This topic describes how to test the IOPS performance of an enhanced SSD (ESSD). The specifications of the disk and the test conditions affect the test results. If you configure the test conditions as described in the following example to make full use of the performance of the multi-core and high-concurrency system, you can obtain an IOPS value of one million when you perform a stress test on the ESSD.

Test conditions

  • Sample operation: random write (randwrite).
  • Image: We recommend that you use a later version of a Linux public image provided by Alibaba Cloud, such as CentOS 7.4 64-bit, CentOS 7.3 64-bit, CentOS 7.2 64-bit, or Alibaba Cloud Linux 2.1903 64-bit.
  • Tool: We recommend that you use FIO.
  • Instance type: We recommend that you use ecs.g7se.32xlarge. For more information, see g7se, storage-enhanced general-purpose instance family.
  • ESSD: We recommend that you use an ESSD at performance level 3 (PL3 ESSD). In this example, the device name of the ESSD is /dev/your_device. Replace it with your actual device name. For more information, see ESSDs.

Operation notes

Warning
  • You can obtain accurate test results by testing raw disk partitions. However, you may destroy the file system structure in a raw disk partition if you directly test the partition. Before you test a raw disk, we recommend that you back up your data by taking a snapshot of the disk. For more information, see Create a snapshot of a disk.
  • We recommend that you do not test a disk in which the operating system is located or a disk that stores important data. To prevent data loss, we recommend that you use a new Elastic Compute Service (ECS) instance that does not contain data for the test.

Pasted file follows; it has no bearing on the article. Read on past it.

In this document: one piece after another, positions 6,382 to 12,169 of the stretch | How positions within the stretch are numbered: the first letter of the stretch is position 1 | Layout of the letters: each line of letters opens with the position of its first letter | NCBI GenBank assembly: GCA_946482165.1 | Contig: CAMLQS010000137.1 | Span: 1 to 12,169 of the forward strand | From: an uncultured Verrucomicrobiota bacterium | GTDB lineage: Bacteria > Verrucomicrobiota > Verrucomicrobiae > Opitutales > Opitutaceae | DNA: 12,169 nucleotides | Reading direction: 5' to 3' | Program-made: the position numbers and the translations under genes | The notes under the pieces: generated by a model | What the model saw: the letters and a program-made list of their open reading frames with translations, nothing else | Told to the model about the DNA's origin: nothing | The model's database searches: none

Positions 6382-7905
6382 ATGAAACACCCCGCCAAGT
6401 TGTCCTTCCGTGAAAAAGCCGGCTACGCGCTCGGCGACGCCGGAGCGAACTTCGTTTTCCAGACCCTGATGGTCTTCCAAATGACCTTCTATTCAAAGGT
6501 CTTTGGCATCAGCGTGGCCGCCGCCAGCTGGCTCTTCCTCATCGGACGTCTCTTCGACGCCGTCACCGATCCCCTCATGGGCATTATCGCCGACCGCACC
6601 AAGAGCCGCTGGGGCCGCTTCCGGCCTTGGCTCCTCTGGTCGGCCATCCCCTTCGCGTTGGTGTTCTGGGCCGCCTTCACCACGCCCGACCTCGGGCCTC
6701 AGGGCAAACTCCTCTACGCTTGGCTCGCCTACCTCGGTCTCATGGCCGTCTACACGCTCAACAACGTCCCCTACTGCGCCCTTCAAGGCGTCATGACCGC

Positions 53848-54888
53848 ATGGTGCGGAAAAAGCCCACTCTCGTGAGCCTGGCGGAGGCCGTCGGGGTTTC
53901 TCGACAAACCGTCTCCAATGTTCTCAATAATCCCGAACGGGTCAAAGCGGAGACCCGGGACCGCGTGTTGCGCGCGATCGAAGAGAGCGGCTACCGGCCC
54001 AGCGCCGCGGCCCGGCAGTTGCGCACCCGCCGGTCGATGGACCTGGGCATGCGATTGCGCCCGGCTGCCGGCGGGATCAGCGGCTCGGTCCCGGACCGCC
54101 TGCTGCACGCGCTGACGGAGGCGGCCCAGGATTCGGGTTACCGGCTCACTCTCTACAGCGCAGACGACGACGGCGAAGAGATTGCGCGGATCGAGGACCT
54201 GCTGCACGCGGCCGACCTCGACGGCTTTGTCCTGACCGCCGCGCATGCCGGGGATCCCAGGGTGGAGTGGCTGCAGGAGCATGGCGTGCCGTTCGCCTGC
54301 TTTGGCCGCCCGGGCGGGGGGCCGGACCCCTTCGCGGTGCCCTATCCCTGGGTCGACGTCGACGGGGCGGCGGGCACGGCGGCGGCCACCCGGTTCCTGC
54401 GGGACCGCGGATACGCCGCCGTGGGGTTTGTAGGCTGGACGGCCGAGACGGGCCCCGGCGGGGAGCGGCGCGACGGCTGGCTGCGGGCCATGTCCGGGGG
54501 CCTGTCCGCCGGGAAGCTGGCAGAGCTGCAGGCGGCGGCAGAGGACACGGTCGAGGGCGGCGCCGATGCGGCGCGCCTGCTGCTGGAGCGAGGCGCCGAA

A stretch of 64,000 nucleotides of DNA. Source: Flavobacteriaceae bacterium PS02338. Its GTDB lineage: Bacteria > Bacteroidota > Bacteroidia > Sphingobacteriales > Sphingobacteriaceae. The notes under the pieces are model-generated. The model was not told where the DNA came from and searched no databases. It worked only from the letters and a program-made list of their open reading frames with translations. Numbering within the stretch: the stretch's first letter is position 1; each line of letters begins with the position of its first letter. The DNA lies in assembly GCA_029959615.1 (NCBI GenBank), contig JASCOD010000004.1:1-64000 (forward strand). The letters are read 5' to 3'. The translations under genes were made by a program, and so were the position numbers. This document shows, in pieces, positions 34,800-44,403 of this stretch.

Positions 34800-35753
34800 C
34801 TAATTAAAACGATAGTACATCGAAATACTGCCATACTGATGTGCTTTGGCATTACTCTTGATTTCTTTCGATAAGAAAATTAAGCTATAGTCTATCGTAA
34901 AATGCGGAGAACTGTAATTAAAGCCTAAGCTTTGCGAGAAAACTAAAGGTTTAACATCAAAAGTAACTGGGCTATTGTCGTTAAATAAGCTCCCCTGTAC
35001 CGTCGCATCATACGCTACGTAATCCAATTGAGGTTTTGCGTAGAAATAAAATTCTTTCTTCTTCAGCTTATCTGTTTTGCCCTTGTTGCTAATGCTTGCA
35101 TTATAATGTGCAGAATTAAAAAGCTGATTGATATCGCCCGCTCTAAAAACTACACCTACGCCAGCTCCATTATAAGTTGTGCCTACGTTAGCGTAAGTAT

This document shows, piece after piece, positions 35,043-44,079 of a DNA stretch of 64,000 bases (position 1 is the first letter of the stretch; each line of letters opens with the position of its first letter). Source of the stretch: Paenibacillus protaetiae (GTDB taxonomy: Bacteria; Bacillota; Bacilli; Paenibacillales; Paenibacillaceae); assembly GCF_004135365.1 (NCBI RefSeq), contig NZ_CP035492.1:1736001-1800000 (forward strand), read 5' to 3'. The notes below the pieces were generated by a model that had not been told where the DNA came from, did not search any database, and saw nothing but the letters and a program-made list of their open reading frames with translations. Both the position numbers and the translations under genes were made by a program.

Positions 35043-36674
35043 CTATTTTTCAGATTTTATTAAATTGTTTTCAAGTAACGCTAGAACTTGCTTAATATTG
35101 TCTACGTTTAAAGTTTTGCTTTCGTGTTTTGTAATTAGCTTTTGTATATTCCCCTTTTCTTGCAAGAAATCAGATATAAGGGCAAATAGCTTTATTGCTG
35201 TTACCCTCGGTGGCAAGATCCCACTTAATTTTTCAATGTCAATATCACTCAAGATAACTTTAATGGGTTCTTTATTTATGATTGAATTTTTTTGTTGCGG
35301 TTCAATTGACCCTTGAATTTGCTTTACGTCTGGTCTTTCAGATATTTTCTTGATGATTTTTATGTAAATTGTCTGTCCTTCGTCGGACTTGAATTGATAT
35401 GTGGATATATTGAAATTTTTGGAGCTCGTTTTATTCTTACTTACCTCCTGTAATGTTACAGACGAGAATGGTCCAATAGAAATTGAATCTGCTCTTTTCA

Procedure

  1. Connect to an ECS instance.
  2. Run the following commands in sequence to install libaio and FIO:
    sudo yum install libaio -y
    sudo yum install libaio-devel -y
    sudo yum install fio -y
  3. Run the following command to switch the path:
    cd /tmp
  4. Run the following command to create the test100w.sh script:
    vim test100w.sh
  5. Paste the following content to the test100w.sh script.
    For more information, see Details about the test100w.sh script.
    function RunFio
    {
     numjobs=$1   # The number of test threads. In this example, the value is 10.
     iodepth=$2   # The maximum number of concurrent I/O requests. In this example, the value is 64.
     bs=$3        # The data block size per I/O. In this example, the value is 4k.
     rw=$4        # The read and write policy. In this example, the value is randwrite.
     size=$5
     filename=$6  # The name of the test file. In this example, the value is /dev/your_device.
     nr_cpus=`cat /proc/cpuinfo |grep "processor" |wc -l`
     if [ $nr_cpus -lt $numjobs ];then
         echo "Numjobs is more than cpu cores, exit!"
         exit -1
     fi
     let nu=$numjobs+1
     cpulist=""
     for ((i=1;i<10;i++))
     do
         list=`cat /sys/block/your_device/mq/*/cpu_list | awk '{if(i<=NF) print $i;}' i="$i" | tr -d ',' | tr '\n' ','`
         if [ -z $list ];then
             break
         fi
         cpulist=${cpulist}${list}
     done
     spincpu=`echo $cpulist | cut -d ',' -f 2-${nu}`
     echo $spincpu
     fio --ioengine=libaio --runtime=30s --numjobs=${numjobs} --iodepth=${iodepth} --bs=${bs} --size=${size} --rw=${rw} --filename=${filename} --time_based=1 --direct=1 --name=test --group_reporting --cpus_allowed=$spincpu --cpus_allowed_policy=split
    }
    echo 2 > /sys/block/your_device/queue/rq_affinity
    sleep 5
    RunFio 10 128 4k randwrite 1024g /dev/your_device
  6. Modify the parameter settings in the test100w.sh script based on the actual conditions.
    • Replace your_device with the actual device name of the ESSD. Example: nvme1n1.